Saddened that the Dutchman and his mates have since been condemned to sail the ocean without rest, Senta expresses her obsession with the Dutchman’s tale and tells of her hope to be the faithful woman who sets the Dutchman free. Just then, Senta’s current suitor, Erik (EH-rihk), bursts in. He begs Senta to accept his love and consider him as a husband. Senta tries to reassure Erik of her affection towards him, but Erik, haunted by a recent dream of Senta in the arms of a frightful sea captain, is unconvinced. The Dutchman suddenly enters, startling Senta. Daland introduces the Dutchman to his daughter, saying the two shall be married if both are agreeable. The Dutchman tells of his years of suffering and his desire to be released from a mysterious curse. Senta, spurred on by romantic thoughts of the Flying Dutchman, is intensely moved. They agree to marry. The villagers and sailors gather to celebrate Daland’s return. Yet, when the crew of the Dutchman’s vessel is asked to join in the fun, a storm breaks and the ghostlike sailors lift their voices in a spooky chorus. Senta enters, pursued by Erik, who reminds her of their past promises to one another. The Dutchman overhears, misunderstands the situation, and, heartbroken, accuses Senta of being untrue. Can Senta prove her faithfulness to the Dutchman before the curse calls him back to his ship? Will fate unite the lovers forever as Erik’s dream foretold?

About Richard Wagner Born in Leipzig, Germany, Richard Wagner (1813–1883) revolutionized opera in a series of epic works based on Germanic legends, for which he wrote both the words and the score. The composer was intent on drawing his audiences into his stories and designed his operas to feature seamless hours of music with no typical arias, or songs, and no breaks for applause. He also employed unusually large orchestras and demanded a new kind of powerful singing technique. Today, many of his operas, including the celebrated Ring Cycle, are performed throughout the world.

About Washington National Opera Originally founded in 1956, Washington National Opera (WNO) ranks as one of today’s largest American opera companies. As an affiliate of the John F. Kennedy Center for the Performing Arts, WNO presents several operas each year at the Kennedy Center Opera House and performs throughout the city, offering training and enrichment programs yearround. In the past decade, WNO has reached worldwide audiences through international broadcasts. To learn more about opera visit www.kennedy-center.org/artsedge and click the tag “opera” Cover photo by Cory Weaver, all other photos by Karin Cooper/Washington National Opera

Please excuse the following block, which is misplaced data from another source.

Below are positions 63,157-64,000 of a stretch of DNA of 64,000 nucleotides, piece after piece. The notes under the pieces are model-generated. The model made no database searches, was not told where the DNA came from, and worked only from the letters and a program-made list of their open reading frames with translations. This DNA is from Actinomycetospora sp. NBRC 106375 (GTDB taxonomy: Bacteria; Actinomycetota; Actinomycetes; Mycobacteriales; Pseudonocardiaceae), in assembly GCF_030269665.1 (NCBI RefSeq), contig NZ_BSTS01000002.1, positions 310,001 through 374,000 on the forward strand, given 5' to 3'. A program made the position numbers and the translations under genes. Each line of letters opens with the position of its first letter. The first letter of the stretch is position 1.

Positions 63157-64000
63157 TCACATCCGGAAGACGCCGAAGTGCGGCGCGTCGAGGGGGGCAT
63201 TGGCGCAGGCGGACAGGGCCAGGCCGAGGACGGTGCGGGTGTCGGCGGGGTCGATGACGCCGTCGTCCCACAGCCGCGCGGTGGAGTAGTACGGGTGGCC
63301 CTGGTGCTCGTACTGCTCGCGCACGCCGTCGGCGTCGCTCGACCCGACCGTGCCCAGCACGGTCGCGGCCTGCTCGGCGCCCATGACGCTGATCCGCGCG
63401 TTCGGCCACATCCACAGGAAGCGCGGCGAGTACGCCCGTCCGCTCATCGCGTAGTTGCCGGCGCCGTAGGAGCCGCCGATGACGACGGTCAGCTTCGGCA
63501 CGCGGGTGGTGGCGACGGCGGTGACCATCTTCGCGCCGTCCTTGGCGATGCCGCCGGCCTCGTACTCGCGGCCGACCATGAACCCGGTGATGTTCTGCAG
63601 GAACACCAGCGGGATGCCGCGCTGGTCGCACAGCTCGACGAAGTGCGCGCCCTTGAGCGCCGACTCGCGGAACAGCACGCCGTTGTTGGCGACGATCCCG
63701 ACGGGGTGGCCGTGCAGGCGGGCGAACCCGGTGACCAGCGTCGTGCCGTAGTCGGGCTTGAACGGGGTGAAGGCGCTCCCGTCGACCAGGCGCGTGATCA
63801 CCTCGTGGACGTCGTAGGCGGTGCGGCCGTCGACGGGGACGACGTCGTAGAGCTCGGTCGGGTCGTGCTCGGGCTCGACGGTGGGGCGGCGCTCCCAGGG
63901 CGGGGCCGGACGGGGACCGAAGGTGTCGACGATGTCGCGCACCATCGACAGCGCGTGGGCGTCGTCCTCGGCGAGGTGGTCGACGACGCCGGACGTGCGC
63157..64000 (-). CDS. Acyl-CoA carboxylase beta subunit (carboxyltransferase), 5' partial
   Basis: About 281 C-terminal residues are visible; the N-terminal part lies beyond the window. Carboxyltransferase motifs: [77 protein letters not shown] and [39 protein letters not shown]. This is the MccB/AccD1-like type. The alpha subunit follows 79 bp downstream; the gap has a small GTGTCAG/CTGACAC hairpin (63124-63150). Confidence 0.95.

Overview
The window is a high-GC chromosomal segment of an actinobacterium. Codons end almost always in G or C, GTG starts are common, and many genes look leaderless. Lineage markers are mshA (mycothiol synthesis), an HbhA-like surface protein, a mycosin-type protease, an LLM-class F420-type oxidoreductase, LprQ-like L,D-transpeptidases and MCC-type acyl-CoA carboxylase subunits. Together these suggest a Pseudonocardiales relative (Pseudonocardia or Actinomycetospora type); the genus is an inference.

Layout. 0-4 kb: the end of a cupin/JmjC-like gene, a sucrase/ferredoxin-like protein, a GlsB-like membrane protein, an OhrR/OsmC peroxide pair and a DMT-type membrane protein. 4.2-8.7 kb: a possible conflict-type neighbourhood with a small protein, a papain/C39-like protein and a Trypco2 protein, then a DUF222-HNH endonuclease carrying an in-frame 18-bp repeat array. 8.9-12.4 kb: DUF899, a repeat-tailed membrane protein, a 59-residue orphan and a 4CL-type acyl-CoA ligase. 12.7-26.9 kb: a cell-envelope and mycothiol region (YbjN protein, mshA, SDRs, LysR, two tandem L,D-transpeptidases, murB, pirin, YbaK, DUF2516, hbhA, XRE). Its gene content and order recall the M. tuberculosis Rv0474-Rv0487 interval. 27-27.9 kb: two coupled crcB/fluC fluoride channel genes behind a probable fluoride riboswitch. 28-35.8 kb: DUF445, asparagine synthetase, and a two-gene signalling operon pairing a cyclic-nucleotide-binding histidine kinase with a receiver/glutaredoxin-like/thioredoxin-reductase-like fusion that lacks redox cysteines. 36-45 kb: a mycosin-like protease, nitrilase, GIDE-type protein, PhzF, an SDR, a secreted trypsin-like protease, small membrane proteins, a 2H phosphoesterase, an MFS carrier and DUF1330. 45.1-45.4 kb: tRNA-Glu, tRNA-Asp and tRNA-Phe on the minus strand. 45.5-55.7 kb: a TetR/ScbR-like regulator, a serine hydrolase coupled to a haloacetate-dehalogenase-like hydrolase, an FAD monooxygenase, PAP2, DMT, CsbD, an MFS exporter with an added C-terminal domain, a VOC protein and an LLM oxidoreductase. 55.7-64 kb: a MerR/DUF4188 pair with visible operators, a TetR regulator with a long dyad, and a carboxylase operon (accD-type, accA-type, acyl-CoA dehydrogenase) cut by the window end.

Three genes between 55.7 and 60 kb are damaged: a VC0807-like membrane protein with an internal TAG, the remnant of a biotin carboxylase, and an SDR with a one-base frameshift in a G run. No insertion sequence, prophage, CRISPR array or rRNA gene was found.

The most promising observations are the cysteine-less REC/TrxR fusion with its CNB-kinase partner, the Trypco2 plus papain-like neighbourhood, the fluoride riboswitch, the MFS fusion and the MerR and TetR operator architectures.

About Wagner’s

The Flying Dutchman Richard Wagner’s opera, The Flying Dutchman, (or Der Fliegende Holländer, pronounced dehr FLEE-gehn-duh HOHLend-uhr), was based in part on a famous fable and the writings of poet Heinrich Heine, as well as the composer’s own sea voyages. Trapped along the coast of Norway during a rocky trip, Wagner felt the setting would be a perfect backdrop for a tragic love story. After the journey, the composer penned the lyrics and later framed his passionate score around the drama. The result is one of opera’s bestloved tales of horror on the high seas.

The Story A sea captain named Daland (DAHlant) and his crew are thrown off course by a dangerous storm. As they seek shelter, they discover they are only a few miles from their Norwegian village. The crew rests while the steersman, or Steuermann (STOY-uhr-man), in German, keeps watch at the helm, but the Steuermann dozes just as another mysterious ship arrives. The eerie ship’s captain steps ashore. He is the doomed Dutchman (Holländer) of ocean legend—fated to sail forever with his crew unless he can win the love of a loyal woman. Alone on stage, the Dutchman laments that his ghostly ship, inhabited by spirit crew, is only allowed to anchor once every seven

years so that he may search for a bride. When Daland reappears, the Dutchman gives his name simply as “Holländer” and asks if he may accompany the Norwegian captain to his home. When the Dutchman learns of Daland’s lovely daughter, he abruptly asks to marry her. Dazzled by the Dutchman’s obvious wealth, Daland consents.

Main Characters Daland, a Norwegian ship captain Steuermann, a crewman who steers Daland’s ship Der Fliegende Holländer, captain of a mysterious ship Senta, Daland’s daughter Erik, a huntsman and Senta’s suitor In the village, local women sing as they work at their spinning wheels. Daland’s daughter, Senta (ZEHN-tah), however, is too absorbed in a painting of a lone Dutch sailor to pay attention. When the girls tease her about her daydreaming, Senta responds by singing a song inspired by the portrait: a ballad about the famous Flying Dutchman. She explains that the tragic seaman once faced a treacherous storm and swore he would prevail against the wind and waves, even if it took forever—a dangerous vow that Satan himself could hear, and so the devil took the Dutchman at his word.

Saddened that the Dutchman and his mates have since been condemned to sail the ocean without rest, Senta expresses her obsession with the Dutchman’s tale and tells of her hope to be the faithful woman who sets the Dutchman free. Just then, Senta’s current suitor, Erik (EH-rihk), bursts in. He begs Senta to accept his love and consider him as a husband. Senta tries to reassure Erik of her affection towards him, but Erik, haunted by a recent dream of Senta in the arms of a frightful sea captain, is unconvinced. The Dutchman suddenly enters, startling Senta. Daland introduces the Dutchman to his daughter, saying the two shall be married if both are agreeable. The Dutchman tells of his years of suffering and his desire to be released from a mysterious curse. Senta, spurred on by romantic thoughts of the Flying Dutchman, is intensely moved. They agree to marry. The villagers and sailors gather to celebrate Daland’s return. Yet, when the crew of the Dutchman’s vessel is asked to join in the fun, a storm breaks and the ghostlike sailors lift their voices in a spooky chorus. Senta enters, pursued by Erik, who reminds her of their past promises to one another. The Dutchman overhears, misunderstands the situation, and, heartbroken, accuses Senta of being untrue. Can Senta prove her faithfulness to the Dutchman before the curse calls him back to his ship? Will fate unite the lovers forever as Erik’s dream foretold?